Ever wonder how luxury designers stay on-brand? By burning millions of pounds worth of stock, it seems. According to a report in the Times, Burberry has admitted to incinerating £28m of its product over the past 12 months – equivalent to the cost of 20,000 of its famous trench coats.
Not only has the company, which is currently valued at around £9.6bn, burned over £90m worth of excess stock in the last five years: the overall value of its net waste is up 50 per cent in two years and almost six times greater than in 2013. In other words, it is burning more than ever before. This has been attributed in part to price inflation in Asian markets leading to a fall in the number of items sold.
Naturally, it is easy to see this as outrageous from a primarily environmental perspective, especially if you believe Burberry’s statement that this behaviour is an industry-wide norm. Indeed, the brand was careful to add the caveat that it burnt the clothes using a special method that allowed the energy produced to be harnessed. (International high-street brand H&M has also admitted to donating its own surplus stock to be used generate power as a fossil-fuel replacement in the Swedish city of Vasteras.) A Burberry spokesperson said: “Burberry has careful processes in place to minimise the amount of excess stock we produce. On the occasions when disposal of products is necessary, we do so in a responsible manner and we continue to seek ways to reduce and revalue our waste.”
However, this is clearly not a question of disposing of the stock in the most ethical way possible. By eradicating the unsold clothing from the face of the earth, Burberry is working to keep it out of the hands of outlets that would sell it at lower prices, thus depreciating its brand value. Luxury brands are often involved in stunts like this: the owners of Cartier and Montblanc destroyed more than £400m worth of watches in two years after buying back unwanted stock from jewellers. A fashion insider told The Times that designer labels do not want their products to be worn by the “wrong” people taking advantage of knockdown prices. (The labels themselves maintain it is a case of protecting intellectual property).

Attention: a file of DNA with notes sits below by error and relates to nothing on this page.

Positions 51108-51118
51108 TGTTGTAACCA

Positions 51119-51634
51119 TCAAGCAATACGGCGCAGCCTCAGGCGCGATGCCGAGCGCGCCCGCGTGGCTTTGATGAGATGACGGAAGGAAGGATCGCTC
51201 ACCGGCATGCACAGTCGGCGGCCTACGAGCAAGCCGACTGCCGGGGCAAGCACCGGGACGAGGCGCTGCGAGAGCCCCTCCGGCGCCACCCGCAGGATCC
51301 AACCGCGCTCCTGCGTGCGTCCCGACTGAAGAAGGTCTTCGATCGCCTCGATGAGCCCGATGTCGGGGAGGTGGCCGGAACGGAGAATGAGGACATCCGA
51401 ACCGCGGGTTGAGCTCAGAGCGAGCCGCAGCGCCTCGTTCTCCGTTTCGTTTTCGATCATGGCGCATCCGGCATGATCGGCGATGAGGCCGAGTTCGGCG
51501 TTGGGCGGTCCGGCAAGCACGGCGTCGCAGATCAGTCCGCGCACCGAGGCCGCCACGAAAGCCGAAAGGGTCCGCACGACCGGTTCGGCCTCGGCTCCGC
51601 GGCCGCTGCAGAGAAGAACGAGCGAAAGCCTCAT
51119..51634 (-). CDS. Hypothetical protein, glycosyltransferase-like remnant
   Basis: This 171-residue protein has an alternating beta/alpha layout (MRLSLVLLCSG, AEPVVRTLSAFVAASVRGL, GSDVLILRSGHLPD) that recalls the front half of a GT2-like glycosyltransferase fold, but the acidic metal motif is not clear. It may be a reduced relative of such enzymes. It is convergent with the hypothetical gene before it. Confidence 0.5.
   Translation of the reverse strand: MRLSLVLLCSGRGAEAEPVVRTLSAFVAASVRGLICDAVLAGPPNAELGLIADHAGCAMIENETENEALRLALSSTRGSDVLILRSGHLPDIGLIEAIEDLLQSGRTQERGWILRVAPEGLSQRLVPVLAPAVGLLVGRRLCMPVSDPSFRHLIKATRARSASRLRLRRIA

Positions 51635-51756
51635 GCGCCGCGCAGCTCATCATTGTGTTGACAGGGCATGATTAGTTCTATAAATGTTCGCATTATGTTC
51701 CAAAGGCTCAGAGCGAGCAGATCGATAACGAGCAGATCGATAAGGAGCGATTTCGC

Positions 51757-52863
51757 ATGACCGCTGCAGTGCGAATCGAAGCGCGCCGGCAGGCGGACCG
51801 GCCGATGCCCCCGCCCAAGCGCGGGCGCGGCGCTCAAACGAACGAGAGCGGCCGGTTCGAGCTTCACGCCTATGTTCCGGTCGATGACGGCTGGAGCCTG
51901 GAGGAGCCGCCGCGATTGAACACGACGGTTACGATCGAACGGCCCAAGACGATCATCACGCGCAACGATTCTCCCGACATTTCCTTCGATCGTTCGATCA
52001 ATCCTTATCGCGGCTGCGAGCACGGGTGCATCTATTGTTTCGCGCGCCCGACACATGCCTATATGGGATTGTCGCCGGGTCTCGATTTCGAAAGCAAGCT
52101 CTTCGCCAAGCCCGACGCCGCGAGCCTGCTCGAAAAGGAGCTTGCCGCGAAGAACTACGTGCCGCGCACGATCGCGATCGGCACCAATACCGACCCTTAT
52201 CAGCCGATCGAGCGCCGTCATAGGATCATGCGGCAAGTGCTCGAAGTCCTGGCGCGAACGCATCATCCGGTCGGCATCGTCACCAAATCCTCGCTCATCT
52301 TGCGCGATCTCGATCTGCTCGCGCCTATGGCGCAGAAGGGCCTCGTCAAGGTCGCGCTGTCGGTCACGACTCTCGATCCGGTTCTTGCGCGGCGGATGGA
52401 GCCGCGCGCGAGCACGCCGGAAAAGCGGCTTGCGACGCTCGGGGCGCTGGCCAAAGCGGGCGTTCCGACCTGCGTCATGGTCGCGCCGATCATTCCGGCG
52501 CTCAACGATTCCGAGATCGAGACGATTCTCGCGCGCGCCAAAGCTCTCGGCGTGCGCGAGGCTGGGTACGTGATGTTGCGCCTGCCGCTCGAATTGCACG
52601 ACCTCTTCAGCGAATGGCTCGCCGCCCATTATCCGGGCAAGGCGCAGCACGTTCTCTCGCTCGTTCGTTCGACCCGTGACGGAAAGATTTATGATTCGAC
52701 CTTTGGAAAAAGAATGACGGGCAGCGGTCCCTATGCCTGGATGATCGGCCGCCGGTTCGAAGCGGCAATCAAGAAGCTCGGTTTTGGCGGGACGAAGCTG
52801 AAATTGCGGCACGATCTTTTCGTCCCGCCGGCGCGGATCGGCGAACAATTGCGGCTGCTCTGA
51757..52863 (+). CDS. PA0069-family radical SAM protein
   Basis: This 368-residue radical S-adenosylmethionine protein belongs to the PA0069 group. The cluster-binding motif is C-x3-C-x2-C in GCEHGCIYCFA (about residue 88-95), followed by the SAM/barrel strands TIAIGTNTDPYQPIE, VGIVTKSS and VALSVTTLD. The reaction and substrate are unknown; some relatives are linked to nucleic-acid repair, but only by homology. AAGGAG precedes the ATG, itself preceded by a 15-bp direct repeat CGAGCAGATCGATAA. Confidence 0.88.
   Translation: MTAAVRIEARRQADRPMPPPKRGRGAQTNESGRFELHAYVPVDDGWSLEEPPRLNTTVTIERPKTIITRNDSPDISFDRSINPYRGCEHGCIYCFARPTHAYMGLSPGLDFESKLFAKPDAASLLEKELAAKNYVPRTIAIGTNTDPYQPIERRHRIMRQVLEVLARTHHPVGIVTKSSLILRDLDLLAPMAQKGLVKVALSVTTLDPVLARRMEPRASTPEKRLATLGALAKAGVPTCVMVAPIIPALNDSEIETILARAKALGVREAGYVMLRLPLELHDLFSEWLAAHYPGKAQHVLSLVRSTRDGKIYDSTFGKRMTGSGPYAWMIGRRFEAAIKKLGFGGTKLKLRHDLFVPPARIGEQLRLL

Burberry has a particularly rocky history of navigating the seas of prolificacy versus exclusivity. In one of the most famous cases of intellectual property licensing gone wrong, the company faced a crisis following the loosening of its rights in 2001, when their famous beige check became, as BBC news charmingly put it in 2005, “the uniform of a very different social group: the so-called Chav”. The brand, faced with plunging profits following the increase in popularity of its style amongst footballers, and consequently their fans, and the proliferation of knock-off produce across the world, appointed a new CEO – Angela Ahrendts – in 2006.
Arendhts brought back the old, aristocratic image of Burberry; beginning to shoot promotional material at country houses, and using photographers such as Mario Testino, the official photographer of the British Royal family. Ahrendts created a genius mixture of bringing the brand into the digital age (it became one of the first to live-stream its fashion shows), whilst still playing into the image of Burberry as a fundamentally elitist and Victorian institution. Thomas Burberry, the founder, set a nice precedent for this, making sure his coats were worn by upper class figures of celebrity like Ernest Shackleton and Robert Baden-Powell, 1st Baron, army officer and founder of the Boy Scouts Association.
These days, Burberry is of course as keen as any other brand to present an image of forward-looking inclusivity. A recent campaign involved filming fashion model Adwoa Aboah in London, New York and also Ghana, where her father lives – where intimate shots were taken of her with her extended family. Burberry made specially designed outfits, based on traditional Ghanaian designs, out of the classic on-brand vintage check for her relatives to wear.
There is no doubt that a thriving counterfeit market would exploit any stock it got its hands on. Nevertheless, for those who cannot afford Burberry clothes, there is a bitter irony in the knowledge that rather than letting demand and supply play out, these products must be consigned to ash. It is hard for most families to engage with a brand that sells £950 coats for eight- to 14-year-olds. Designer fashion is still, undoubtedly, all about class – or, rather, about staying away from anyone not part of the elite.
This article was amended on 19 July 2018 to include a response from Burberry and to make the source of a quote clear.